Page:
Author: Adriano D'Aloia, Ruggero Eugeni
Neurofilmology. audiovisual Studies and the challenge of Neuroscience Adriano d'Aloia and ruggero Eugeni, Neurofilmology: An Introduction Temenuga Trifonova, Neuroaesthetics and Neurocinematics: Reading the Brain/Film through the Film/Brain Maria Poulaki, Neurocinematics and the Discourse of Control: Towards a Critical Neurofilmology Patricia Pisters, Dexter's Plastic Brain: Mentalizing and Mirroring in Cinematic Empathy Enrico Carocci, First-Person Emotions: Affective Neuroscience and the Spectator's Self Maarten Coegnarts and Peter kravanja, The Sensory-Motor Grounding of Abstract Concepts in Two Films by Stanley Kubrick Pia Tikka and Mauri kaipainen, Phenomenological Considerations on Time Consciousness under Neurocinematic Search Light vittorio Gallese and Michele Guerra, The Feeling of Motion: Ca-mera Movements and Motor Cognition New Studies olivier Asselin, Cinema d'exposition 2.0: Mixed-Reality Games in and around the Museum livia Giunti, L'analyse du film a l'ere numerique. Annotation, geste analytique et lecture active Christian Gosvig olesen, Panoramic Visions of the Archive in EYE's Panorama: A Case Study in Digital Film Historiography francesco Pitassio, Distant Voices, Still Cinema? Around the Movies projects & abstracts reviews / comptes-rendus
A phenomenal account, newly updated, of how twelve innovative television dramas transformed the medium and the culture at large, featuring Sepinwall’s take on the finales of Mad Men and Breaking Bad. In The Revolution Was Televised, celebrated TV critic Alan Sepinwall chronicles the remarkable transformation of the small screen over the past fifteen years. Focusing on twelve innovative television dramas that changed the medium and the culture at large forever, including The Sopranos, Oz, The Wire, Deadwood, The Shield, Lost, Buffy the Vampire Slayer, 24, Battlestar Galactica, Friday Night Lights, Mad Men, and Breaking Bad, Sepinwall weaves his trademark incisive criticism with highly entertaining reporting about the real-life characters and conflicts behind the scenes. Drawing on interviews with writers David Chase, David Simon, David Milch, Joel Surnow and Howard Gordon, Damon Lindelof and Carlton Cuse, and Vince Gilligan, among others, along with the network executives responsible for green-lighting these groundbreaking shows, The Revolution Was Televised is the story of a new golden age in TV, one that’s as rich with drama and thrills as the very shows themselves.
This is an Egyptian edition of one of the most internationally celebrated works of fiction, Hemingway’s The old Man and the Sea. A Pulitzer-award and - Noble-prize winner, this work has cer- tainly become so extensively known all over the world, receiving a myriad of critical studies and translations. Hemingway himself could have never imagined such a sweeping success for his novel- la, devised while temporarily staying (for a few weeks) at a fishing village in Cuba. It is not simply the story of a big fish catch, but it is the story of a touching human relationship between old age and younghood, not to mention its highly philosophical message that it carries. All this, apart from other equally significant factors, makes Hemingway’s work worth reading and contemplating.
Author: Janet Wasko
Publisher: John Wiley & Sons
Since the 1930s the Walt Disney Company has produced characters, images, and stories which have captivated audiences around the world. How can we understand the appeal of Disney products? What is it about the Disney phenomenon that attracts so many children as well as adults? In this major new book, Janet Wasko examines the processes by which the Disney company - one of the largest media and entertainment corporations in the world - manufactures the fantasies which enthrall millions. She analyses the historical expansion of the Disney empire, examines the content of Disney's classic films, cartoons and TV programs and shows how they are produced, considering how some of the same techniques have been applied to the Disney theme parks. She also discusses the reception of Disney products by different kinds of audiences. By looking at the Disney phenomenon from a variety of perspectives, she provides a fresh and comprehensive account of one of the most significant media and cultural institutions of our time. This important book by a leading scholar of the entertainment industries will be of great interest to students in media and cultural studies and will appeal to a wide readership.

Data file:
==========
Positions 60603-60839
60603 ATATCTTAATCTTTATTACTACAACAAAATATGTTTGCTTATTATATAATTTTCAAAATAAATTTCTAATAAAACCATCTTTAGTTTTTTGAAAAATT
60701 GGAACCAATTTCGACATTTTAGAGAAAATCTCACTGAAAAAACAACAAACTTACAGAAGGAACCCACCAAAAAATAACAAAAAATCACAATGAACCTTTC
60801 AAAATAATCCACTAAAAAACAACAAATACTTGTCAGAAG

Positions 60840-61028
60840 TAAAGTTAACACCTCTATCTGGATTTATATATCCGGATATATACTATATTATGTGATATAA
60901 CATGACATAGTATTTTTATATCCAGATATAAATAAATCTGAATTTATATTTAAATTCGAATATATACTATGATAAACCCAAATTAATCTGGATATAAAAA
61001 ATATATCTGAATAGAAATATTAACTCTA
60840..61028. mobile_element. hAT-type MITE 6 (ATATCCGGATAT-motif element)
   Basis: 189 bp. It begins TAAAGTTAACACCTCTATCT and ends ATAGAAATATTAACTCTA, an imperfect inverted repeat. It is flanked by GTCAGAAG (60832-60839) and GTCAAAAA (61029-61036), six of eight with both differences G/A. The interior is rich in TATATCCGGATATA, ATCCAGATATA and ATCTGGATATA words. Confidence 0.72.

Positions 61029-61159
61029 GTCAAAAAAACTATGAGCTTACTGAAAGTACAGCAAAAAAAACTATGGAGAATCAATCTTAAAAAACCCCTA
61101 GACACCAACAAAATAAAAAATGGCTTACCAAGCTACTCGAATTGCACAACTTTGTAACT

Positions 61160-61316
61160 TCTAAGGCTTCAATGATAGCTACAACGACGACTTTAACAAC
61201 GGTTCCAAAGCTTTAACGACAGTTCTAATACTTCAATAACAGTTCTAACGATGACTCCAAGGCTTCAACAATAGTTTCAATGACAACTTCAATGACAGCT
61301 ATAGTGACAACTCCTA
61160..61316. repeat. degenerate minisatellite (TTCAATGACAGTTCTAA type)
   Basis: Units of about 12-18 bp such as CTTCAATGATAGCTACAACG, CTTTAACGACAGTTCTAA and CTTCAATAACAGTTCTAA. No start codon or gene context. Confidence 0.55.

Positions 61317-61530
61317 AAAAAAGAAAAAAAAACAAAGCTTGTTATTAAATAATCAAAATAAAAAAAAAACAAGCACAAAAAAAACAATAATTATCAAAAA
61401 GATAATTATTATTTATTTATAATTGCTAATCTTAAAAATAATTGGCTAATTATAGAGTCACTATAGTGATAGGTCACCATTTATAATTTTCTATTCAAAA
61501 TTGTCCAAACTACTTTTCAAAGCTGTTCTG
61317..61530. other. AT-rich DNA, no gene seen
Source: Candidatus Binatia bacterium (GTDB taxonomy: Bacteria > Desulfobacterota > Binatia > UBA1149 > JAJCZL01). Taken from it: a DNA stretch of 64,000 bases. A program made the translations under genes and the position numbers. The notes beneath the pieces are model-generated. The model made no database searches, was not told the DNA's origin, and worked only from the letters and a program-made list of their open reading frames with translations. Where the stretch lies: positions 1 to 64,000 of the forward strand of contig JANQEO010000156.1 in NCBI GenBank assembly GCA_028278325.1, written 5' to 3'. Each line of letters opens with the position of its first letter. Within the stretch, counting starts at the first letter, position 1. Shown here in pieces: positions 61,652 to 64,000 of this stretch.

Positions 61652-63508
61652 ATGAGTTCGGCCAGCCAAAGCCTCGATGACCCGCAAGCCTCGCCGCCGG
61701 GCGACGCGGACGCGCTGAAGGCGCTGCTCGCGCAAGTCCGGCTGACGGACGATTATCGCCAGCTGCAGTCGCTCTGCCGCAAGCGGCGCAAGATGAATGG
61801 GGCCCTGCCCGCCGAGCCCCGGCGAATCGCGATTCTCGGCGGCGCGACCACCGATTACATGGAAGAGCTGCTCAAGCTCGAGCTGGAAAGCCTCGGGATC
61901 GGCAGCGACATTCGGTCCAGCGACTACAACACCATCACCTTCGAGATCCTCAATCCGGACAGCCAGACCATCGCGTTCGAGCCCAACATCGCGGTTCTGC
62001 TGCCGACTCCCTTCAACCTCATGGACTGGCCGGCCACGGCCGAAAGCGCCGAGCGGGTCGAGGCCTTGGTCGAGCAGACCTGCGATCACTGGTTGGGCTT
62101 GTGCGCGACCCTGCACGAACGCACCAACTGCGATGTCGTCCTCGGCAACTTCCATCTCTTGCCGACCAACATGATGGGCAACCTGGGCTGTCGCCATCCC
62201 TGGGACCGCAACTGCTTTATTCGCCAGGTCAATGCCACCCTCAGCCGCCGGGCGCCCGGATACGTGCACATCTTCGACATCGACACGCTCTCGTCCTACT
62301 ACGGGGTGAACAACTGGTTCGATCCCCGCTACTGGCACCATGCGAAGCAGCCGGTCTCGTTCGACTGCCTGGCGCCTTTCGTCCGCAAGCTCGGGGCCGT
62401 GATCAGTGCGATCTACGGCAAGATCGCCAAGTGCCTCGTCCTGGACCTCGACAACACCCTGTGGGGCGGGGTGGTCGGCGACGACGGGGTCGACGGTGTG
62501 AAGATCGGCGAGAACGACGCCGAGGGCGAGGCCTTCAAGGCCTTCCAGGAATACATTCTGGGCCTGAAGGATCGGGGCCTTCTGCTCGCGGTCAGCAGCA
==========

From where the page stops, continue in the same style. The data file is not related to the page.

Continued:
The young, middle-class Jewish narrator recounts his relationship with the Finzi-Continis, an insular, upper-class Jewish family, in Ferrara on the eve of World War II and the family's blindness to impending destruction. 10,000 first printing.
Show Sold Separately
Author: Jonathan Gray
Publisher: NYU Press
It is virtually impossible to watch a movie or TV show without preconceived notions because of the hype that precedes them, while a host of media extensions guarantees them a life long past their air dates. An onslaught of information from print media, trailers, internet discussion, merchandising, podcasts, and guerilla marketing, we generally know something about upcoming movies and TV shows well before they are even released or aired. The extras, or “paratexts,” that surround viewing experiences are far from peripheral, shaping our understanding of them and informing our decisions about what to watch or not watch and even how to watch before we even sit down for a show. Show Sold Separately gives critical attention to this ubiquitous but often overlooked phenomenon, examining paratexts like DVD bonus materials for The Lord of the Rings, spoilers for Lost, the opening credits of The Simpsons, Star Wars actions figures, press reviews for Friday Night Lights, the framing of Batman Begins, the videogame of The Thing, and the trailers for The Sweet Hereafter. Plucking these extra materials from the wings and giving them the spotlight they deserve, Jonathan Gray examines the world of film and television that exists before and after the show.
Horace in English
Author: Horace, D. S. Carne-Ross, Kenneth Haynes
Publisher: Penguin Group USA